A Recent History of the Benedictine Conservation Park
By Jayne Spaulding, Trustee
Just outside Bedford’s Historic District on Wallace Road lies a remarkably beautiful piece of land dominated by a large expanse of open fields and panoramic views. Surrounding these approximately 19 acres of sloping fields are about 8 acres of woods that offer a rich variety of trees and shrubs. How the Bedford Land Trust and the Town of Bedford came to acquire this treasure may be unknown to those who have recently moved to Bedford, so herewith is a brief history.
In October 1998, the property suddenly came on the market. It had been home to several Benedictine nuns since 1957. The Lithuanian sisters had fled Europe in 1944 and eventually settled in Bedford, farming the land and running a small preschool. The asking price for the property was over $800,000. The Bedford Land Trust, with its small treasury, was not in a financial position to bid on it until an anonymous ‘angel’ donated $30,000. With this amount and with a pledge of $475,000 from the Town of Bedford’s Conservation Fund, the Land Trust’s offer prevailed over 12 other bidders. Within a few short months of the bidding process, the Land Trust was able to raise the necessary balance of funds. We closed on the land in May 1999. In all, more than 600 individuals, families and businesses contributed to the purchase.
Once we closed on the property, the Land Trust immediately transferred ownership of the property to the Town of Bedford. This was a pre-negotiated condition in exchange for receiving the Town’s Conservation Funds for the purchase price. In return, the Bedford Land Trust holds a conservation easement on the property. A conservation easement is a mutually agreed upon contract, a legal document, that permanently limits uses of the land in order to protect its conservation values. It also means the Bedford Land Trust has the responsibility to regularly monitor the property to see that the terms of the easement are being met, and to report any problems to the Town. It is then the responsibility of the Town (who owns the property) to remedy the problem.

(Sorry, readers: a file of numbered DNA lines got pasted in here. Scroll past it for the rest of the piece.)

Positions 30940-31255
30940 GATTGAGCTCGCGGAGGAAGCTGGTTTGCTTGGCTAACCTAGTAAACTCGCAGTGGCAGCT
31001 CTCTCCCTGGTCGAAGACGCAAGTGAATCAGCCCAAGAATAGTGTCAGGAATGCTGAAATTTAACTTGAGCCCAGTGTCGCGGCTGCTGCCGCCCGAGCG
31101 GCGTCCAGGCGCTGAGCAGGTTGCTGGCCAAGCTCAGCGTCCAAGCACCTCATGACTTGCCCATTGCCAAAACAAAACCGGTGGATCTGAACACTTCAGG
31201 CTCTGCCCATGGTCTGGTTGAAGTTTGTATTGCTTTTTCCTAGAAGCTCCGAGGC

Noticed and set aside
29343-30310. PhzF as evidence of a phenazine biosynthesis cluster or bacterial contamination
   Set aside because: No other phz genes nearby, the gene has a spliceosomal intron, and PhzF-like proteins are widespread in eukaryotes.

Since 1999, several improvements have been made to the property. Most notably, a paved entrance and gravel parking area have greatly improved the accessibility. A large wooden information kiosk was funded by the Bedford Land Trust and constructed by Ken Hawkins, John Graham and others from the Bedford Men’s Club. Friends of Linda Moore Hockman, founder of the Bedford Land Trust, placed a granite bench on the hill in her memory. A plaque honoring our contributors can be found near the entrance to the fields. A path through the woods and down to Riddle Brook was constructed, allowing a closer look at the more than 66 species of trees, shrubs, and woody plants, and more than 3 dozen varieties of wildflowers. The Town regularly mows the open space, and in the winter, the slopes are the best around for sledding.
Many individuals from the Bedford Land Trust and the Town worked very hard to ensure the success of the purchase of the Benedictine Conservation Park, and most certainly we could not have done it without our generous contributors. Our Board of Trustees has established a Land Conservation Fund to raise money continuously so that, if and when land opportunities arise, we will be ready to act. We hope that we can count on the generous support of our current donors and that new contributors will step forward to help. Contributions can take many forms: cash, check, pledge, donation of stocks, and land donations. The Bedford Land Trust uses its funds, including annual dues, to advance its goals of preserving open space and educating the public about land preservation. For more information, please visit our web site: BedfordLandTrust.org.